Risk is two-sided…it can be placed at a map of opportunities vs danger. And the maps are different if the object of desire is fun, insight, return…

Not every "risk" is a risk

The two sided nature make it optimizable. Although, a quantitative optimization is difficult. It's a pity that not so much people know what risk is. Market risk is a risk but operational risk is a danger (wrong models, methods, calculations will usually not suggest a good decision). I've pointed this out here.

Remember the

Five paradigms of market risk management

Duality - in your analysis, be aware that you have two parts: the known and the unexpected
Boundaries - try to find boundaries that distinguish situations where markets behave "normal" from the rest. Boundaries based on cost of risk should work.
Optimization - Risk optimization only works inside the boundaries.
Evolution - business is often co-evolution. Not surprisingly genetic programming is a general way to optimize
Game Theory - a mathematical study of uncertainty caused by actions of others

Market risk optimization is the key instrument when developing a business.

Risk is not uncertainty

You can bet on five possible outcomes of of a dice throw. It's still uncertain, but there's only low risk. A large portfolio of possible outcomes is very different from, a large risk.

Innovators, present something new…consequently they don't have much feed-back.  Apple didn't know what people will say about the iPod…before they rolled it tout.

Innovators live in uncertainty for a while, but if they've built a technology stack their transformative innovation's placement will not be very risky...and real option valuation tools will help them to plan under uncertainty…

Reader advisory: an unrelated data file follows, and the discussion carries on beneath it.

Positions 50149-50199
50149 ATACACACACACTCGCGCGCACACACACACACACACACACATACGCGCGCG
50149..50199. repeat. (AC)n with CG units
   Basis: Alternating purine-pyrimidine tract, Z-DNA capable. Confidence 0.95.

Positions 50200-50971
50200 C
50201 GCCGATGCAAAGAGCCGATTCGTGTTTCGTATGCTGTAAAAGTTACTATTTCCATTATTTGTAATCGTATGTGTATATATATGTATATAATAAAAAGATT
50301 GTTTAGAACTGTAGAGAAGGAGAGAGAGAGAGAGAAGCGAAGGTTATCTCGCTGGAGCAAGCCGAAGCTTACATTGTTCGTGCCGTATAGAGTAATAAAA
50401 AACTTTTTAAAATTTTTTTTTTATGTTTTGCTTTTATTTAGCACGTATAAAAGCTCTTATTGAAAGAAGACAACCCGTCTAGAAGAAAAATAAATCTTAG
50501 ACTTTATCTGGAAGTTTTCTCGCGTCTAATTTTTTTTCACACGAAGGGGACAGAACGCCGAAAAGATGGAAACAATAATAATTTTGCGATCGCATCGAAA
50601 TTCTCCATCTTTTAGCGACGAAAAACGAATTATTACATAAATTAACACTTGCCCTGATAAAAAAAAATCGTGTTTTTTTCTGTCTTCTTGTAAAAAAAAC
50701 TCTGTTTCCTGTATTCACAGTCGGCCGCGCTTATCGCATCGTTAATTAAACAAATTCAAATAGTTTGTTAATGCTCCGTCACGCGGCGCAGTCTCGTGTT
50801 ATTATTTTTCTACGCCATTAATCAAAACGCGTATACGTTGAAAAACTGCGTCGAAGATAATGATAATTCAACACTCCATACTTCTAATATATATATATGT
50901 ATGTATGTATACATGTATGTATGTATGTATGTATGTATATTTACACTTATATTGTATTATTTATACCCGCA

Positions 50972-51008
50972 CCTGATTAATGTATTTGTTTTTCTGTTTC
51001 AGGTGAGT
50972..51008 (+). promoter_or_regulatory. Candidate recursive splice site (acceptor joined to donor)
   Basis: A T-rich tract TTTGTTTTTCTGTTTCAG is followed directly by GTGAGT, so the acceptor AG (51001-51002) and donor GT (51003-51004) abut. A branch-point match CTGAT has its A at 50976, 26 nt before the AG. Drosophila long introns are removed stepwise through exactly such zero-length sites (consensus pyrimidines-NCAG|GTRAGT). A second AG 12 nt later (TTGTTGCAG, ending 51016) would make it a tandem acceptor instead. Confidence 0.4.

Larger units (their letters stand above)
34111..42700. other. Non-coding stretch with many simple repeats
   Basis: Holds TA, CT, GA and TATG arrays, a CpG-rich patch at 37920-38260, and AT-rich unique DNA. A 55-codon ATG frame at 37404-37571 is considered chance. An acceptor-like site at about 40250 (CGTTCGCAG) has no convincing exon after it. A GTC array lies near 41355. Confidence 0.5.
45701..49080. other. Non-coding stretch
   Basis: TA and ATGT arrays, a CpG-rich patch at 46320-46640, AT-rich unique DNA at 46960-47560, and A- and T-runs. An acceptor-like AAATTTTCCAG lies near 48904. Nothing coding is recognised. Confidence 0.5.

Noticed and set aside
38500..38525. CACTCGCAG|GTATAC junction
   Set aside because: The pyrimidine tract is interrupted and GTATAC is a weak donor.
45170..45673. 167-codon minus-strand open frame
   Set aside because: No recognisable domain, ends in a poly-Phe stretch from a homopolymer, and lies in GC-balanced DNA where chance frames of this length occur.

Market risk is two sided…but, as Daniel Kahneman, has demonstrated people show a tendency to strongly prefer to avoid losses to acquiring gains. A win doesn't feel as good, as a loss feels bad…five great assessments do not balance a bad one…?

This leads to risk aversion…and prevents market participants from finding the optimum.

There are many things that can be placed at a map of positive vs negative outcomes and consequently optimized (although. I name price as position at the value / cost (or external vs internal value) map…is there a socio-economic optimal pricing? This is even more difficult, when serving two-sided markets…actors and, say, system integrators…provide a process automation system to steel makers and steel plant engineers and contractors…

We've managed the problem for UnRisk by shipping solutions and development systems in one…under the same pricing and licensing scheme.

p.s. but there are objects of desire where you need to pick two of three things: "performance" (of systems) is three-sided if yo want high standards - high production - flexibility…you need to pick two.